2. Immigration Reform – This is a big one with many states and the federal government, that will be cracking down on the hiring of illegals and employers who don’t pay minimum wage or provide benefits to green-card carrying immigrants. More use of E-verify will become mandatory in the USA as a way to identify illegals.
  3. Job Creation – As President Obama continues to focus on bringing tax credits to small businesses as well as tax cuts to ordinary working citizens, we will keep seeing legislation geared towards job creation in America. Consider making some of your temporary workers into permanent employees to see these benefits. Also, there will be more funds available for those who wish to start their own businesses in 2012.
  4. Employment Laws – Many states, supported by the US Department of Labor, are looking into creating new employment laws that will clarify and set standards in the overtime and minimum wage requirements on the part of employers so they can help workers understand these laws. Good time to update your minimum wage and overtime posters on the company bulletin board.
  5. Debt and Deficit Reduction – Going into 2012 be aware that Congress has a focus on reducing the national debt in big ways, starting with tax reform for businesses and individuals. While the recent extension of payroll-tax cuts for an additional two months  benefits many, expect that some of the tax credits you enjoy now may be gone by the end of this election year, and plan accordingly.
  6. Business Security and Privacy – With  cybercrimes on the rise in recent years, many businesses are ramping up privacy and security in a big way going into the New Year. This means you may need to review your current safety and security policies to make sure they comply with state and federal laws, including the way you store data about your employees.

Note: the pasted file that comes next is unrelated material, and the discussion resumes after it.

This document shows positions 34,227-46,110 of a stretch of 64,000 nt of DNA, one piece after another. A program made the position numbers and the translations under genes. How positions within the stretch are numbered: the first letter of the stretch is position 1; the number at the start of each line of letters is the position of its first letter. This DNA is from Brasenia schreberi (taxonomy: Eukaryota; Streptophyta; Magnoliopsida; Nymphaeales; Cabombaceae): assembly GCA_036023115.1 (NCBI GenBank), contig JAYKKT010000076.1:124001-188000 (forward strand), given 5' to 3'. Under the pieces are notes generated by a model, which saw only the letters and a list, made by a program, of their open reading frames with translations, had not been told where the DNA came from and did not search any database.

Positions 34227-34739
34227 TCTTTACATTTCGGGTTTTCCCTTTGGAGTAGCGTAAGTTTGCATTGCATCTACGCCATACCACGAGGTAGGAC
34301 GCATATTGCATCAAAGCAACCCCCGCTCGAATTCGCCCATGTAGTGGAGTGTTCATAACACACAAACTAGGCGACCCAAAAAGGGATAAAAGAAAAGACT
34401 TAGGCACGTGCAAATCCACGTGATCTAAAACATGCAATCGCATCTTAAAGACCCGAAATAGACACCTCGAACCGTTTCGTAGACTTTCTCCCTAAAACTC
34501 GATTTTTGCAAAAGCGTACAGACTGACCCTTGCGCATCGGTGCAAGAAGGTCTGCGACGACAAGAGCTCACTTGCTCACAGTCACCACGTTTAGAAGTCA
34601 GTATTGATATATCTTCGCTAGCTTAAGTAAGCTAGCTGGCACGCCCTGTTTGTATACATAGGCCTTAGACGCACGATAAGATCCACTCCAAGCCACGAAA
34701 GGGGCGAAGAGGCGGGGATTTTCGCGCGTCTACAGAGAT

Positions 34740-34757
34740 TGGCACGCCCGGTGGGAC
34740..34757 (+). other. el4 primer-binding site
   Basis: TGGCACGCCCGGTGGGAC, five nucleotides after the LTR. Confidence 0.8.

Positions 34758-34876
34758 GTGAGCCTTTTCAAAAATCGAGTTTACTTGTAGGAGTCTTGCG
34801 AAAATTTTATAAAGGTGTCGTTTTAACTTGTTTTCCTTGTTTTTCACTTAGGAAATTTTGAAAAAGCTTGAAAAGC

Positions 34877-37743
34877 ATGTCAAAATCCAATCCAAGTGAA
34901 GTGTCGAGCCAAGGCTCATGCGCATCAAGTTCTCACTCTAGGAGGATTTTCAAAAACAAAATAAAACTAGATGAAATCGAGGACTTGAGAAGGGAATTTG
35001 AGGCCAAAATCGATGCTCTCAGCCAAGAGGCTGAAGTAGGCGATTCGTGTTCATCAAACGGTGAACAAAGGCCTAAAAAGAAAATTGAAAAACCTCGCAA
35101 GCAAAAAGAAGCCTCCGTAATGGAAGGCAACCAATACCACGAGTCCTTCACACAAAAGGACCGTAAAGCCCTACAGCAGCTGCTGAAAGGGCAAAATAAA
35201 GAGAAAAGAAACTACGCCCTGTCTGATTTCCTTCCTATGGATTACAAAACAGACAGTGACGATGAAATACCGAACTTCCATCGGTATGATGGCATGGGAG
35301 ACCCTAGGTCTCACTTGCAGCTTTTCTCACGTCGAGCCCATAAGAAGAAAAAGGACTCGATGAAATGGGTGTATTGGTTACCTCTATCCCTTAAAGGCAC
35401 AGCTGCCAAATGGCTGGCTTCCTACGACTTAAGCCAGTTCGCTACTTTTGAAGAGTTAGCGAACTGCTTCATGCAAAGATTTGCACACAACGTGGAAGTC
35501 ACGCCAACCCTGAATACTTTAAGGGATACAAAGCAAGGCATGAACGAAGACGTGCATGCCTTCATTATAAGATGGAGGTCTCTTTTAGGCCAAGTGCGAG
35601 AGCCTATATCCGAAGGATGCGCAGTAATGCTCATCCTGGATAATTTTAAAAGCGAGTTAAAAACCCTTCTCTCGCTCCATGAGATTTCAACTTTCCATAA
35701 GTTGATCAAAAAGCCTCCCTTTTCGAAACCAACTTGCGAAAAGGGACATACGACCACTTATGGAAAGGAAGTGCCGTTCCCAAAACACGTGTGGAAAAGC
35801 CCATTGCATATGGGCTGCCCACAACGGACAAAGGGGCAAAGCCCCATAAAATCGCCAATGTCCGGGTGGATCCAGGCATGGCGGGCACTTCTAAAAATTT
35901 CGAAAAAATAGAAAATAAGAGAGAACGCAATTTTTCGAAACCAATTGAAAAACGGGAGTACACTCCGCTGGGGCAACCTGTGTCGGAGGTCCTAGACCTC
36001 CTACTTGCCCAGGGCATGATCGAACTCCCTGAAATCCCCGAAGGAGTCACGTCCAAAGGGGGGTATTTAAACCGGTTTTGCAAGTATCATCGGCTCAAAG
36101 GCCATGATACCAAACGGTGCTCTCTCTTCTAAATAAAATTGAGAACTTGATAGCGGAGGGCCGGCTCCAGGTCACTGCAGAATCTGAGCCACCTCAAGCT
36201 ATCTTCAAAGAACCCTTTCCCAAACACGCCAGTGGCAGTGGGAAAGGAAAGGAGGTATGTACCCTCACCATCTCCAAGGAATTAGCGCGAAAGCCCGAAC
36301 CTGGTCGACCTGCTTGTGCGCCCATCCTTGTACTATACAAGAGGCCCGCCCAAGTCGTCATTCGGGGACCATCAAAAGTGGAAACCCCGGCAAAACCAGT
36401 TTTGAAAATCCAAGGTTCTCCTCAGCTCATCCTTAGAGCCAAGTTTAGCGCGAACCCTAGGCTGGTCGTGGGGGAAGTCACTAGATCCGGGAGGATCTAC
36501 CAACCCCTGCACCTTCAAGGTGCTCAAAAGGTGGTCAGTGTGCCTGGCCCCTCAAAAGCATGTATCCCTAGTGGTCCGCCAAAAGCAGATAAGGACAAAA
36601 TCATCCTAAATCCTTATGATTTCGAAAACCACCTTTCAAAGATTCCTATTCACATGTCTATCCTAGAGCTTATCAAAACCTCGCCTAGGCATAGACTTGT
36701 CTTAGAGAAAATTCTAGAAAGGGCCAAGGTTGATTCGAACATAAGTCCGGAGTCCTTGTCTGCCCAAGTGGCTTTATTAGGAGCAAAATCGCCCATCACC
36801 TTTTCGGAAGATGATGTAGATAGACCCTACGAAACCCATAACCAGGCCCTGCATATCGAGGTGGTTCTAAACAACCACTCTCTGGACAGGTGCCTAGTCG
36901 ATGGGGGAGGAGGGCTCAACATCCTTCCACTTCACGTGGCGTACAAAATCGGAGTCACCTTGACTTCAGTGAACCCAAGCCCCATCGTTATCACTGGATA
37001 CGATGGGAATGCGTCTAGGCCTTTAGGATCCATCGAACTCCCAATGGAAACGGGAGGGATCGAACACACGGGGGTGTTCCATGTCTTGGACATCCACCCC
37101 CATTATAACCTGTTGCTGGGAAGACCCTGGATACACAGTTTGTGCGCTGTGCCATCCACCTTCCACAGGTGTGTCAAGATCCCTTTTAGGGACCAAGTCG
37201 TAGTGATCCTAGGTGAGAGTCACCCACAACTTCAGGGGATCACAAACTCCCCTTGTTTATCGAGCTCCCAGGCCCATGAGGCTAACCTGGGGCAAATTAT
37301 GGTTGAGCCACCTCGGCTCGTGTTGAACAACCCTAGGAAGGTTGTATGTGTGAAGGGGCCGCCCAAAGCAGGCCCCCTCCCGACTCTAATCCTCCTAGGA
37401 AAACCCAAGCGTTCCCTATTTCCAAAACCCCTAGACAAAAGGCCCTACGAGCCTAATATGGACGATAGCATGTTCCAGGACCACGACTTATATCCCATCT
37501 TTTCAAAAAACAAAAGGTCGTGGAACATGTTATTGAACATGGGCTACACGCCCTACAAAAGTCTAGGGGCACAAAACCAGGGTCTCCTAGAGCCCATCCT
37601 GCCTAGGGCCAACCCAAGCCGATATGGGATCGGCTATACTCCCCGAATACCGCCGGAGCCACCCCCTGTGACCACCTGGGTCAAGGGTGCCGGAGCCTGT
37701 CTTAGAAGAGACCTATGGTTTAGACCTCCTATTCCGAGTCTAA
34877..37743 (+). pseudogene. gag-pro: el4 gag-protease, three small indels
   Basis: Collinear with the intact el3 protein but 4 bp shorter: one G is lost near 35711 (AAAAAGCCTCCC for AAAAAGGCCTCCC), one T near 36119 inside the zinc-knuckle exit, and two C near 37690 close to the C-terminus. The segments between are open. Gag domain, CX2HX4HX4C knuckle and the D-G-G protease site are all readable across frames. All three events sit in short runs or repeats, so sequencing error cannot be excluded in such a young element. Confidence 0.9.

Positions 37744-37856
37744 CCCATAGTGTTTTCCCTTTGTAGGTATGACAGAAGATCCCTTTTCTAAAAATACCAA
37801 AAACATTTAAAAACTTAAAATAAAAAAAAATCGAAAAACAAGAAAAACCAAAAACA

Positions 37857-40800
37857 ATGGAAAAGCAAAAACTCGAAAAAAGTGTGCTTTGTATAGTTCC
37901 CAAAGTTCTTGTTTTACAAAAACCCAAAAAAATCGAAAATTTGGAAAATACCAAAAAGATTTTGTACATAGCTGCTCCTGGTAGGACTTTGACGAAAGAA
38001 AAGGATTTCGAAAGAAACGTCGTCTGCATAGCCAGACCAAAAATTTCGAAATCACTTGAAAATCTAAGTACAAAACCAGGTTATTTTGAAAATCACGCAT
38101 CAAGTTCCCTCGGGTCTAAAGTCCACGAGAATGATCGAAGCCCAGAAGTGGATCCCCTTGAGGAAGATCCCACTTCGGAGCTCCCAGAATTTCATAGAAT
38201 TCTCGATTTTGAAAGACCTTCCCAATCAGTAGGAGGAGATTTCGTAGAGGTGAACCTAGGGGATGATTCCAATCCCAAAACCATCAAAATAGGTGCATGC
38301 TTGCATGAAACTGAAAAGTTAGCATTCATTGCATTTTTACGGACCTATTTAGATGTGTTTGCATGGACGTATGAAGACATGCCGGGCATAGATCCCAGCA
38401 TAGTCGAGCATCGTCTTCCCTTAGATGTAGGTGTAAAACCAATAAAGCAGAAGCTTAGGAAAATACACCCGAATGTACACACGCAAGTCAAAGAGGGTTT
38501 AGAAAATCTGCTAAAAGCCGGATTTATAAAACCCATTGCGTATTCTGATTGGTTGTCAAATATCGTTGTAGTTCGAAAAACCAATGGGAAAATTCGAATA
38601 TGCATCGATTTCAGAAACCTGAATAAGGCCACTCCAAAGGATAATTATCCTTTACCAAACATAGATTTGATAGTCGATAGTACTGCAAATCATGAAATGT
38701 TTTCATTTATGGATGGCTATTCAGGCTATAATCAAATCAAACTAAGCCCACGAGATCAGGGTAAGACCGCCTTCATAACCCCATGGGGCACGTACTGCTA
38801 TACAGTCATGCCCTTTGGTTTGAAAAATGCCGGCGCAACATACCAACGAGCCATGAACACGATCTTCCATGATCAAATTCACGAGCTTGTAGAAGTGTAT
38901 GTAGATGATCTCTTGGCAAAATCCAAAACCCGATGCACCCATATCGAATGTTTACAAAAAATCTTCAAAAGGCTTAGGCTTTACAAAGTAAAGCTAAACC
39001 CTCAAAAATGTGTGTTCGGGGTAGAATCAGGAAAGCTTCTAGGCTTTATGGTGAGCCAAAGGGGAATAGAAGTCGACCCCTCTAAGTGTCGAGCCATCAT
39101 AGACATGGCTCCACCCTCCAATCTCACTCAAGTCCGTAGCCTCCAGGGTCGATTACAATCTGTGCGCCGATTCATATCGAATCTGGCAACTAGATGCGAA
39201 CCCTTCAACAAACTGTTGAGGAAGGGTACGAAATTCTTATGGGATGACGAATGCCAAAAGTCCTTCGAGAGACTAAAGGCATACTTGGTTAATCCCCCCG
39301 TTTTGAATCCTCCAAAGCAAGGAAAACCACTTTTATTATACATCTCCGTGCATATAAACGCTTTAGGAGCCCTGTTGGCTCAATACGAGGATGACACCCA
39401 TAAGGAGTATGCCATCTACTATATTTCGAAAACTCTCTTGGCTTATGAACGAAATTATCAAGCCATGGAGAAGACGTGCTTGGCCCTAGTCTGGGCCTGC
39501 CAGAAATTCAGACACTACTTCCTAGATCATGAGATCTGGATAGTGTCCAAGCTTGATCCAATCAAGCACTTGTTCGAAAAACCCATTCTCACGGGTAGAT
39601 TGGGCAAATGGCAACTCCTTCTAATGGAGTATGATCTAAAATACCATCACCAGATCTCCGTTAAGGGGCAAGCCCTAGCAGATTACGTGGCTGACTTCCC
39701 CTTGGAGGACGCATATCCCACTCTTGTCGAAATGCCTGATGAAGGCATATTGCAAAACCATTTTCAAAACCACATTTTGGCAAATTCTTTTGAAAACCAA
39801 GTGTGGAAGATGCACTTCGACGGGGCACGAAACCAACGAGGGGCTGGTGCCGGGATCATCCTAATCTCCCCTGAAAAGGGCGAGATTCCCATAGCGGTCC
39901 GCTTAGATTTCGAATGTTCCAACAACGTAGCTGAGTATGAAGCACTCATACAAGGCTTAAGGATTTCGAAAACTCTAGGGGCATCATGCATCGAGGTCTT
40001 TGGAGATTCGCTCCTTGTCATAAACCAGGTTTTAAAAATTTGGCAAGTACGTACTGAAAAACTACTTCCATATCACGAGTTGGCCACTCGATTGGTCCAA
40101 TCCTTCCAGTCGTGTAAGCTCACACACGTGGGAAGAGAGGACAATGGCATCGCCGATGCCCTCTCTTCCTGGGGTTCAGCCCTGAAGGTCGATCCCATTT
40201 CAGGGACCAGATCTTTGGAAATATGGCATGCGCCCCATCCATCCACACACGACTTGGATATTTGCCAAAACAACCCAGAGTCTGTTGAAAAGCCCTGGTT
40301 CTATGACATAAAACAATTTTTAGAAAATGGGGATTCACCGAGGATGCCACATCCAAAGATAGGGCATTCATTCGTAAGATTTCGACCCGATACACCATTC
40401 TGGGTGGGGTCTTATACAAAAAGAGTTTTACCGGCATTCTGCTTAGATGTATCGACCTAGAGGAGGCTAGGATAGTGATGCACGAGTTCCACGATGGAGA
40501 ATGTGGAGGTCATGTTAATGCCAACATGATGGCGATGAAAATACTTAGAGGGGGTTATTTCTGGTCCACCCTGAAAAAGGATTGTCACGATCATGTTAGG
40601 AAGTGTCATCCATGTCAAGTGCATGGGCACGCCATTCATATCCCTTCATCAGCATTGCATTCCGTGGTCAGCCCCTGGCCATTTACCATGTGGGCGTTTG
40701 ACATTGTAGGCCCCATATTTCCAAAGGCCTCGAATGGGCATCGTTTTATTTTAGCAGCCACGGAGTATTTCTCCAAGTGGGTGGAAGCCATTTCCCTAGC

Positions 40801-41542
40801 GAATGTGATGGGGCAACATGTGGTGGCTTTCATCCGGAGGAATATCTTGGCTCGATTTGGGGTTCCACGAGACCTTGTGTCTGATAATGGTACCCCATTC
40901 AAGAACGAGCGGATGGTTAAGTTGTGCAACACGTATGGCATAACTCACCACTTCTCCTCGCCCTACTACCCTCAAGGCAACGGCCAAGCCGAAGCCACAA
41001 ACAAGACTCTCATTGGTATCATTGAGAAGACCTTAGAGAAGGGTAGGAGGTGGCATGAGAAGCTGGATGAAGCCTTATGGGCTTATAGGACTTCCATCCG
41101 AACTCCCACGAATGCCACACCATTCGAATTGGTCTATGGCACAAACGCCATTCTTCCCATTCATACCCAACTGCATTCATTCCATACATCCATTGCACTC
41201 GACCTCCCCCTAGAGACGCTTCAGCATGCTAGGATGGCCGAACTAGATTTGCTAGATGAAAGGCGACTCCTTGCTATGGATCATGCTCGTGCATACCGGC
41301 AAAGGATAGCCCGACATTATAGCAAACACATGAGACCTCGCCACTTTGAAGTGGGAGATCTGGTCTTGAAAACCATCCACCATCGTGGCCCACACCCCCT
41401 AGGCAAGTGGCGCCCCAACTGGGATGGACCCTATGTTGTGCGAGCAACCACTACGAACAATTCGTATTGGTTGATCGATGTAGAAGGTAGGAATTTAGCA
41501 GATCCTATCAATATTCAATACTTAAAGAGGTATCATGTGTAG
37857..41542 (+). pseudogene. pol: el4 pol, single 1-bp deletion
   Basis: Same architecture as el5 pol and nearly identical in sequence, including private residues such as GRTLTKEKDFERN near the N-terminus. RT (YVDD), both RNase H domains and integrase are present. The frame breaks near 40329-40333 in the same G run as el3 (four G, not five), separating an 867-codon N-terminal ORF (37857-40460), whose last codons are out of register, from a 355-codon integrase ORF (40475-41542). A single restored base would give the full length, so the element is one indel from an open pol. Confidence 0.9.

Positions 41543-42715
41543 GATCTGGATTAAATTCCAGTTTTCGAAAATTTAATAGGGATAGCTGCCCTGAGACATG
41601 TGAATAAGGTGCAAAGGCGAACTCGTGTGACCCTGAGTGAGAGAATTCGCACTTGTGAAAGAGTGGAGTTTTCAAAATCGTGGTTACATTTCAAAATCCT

7. Health Insurance Reform – The Affordable Care Act of 2010 started the ball rolling in terms of how health care insurance works in the USA, including how businesses provide access to group benefits. Be aware of these laws by visiting http://www.healthcare.gov/ for updates on these laws. This includes the new dependent care laws that require insurance coverage for young adults up to age 26. Additionally, employers filing 250 or more W-2 forms in the past year will need to include the cost of employer-sponsored health coverage on the 2012 W-2 form.
  8. Unemployment Insurance – Congress is working on reinstating the federal unemployment surtax, which could cause businesses to see increases in unemployment taxes going into 2012. This is to offset the burdens of a national average of just under 9 percent unemployment nation-wide, and to cut down on unemployment insurance fraud.
  9. 401(k) Retirement Savings – In 2012, employers will also have to provide additional fee disclosures to employees who participate. Reforms in 401(k) laws will also restrict how many loans employees can take from their funds for emergencies and hardships. Look for alternatives to 401(k) plans to give employees more options when it comes to saving for retirement.

Want more up-to-date information and resources on various HR and career topics? Be sure to come back often to Concorde Personnel’s blog, and be sure to add your questions and comments below. We love feedback!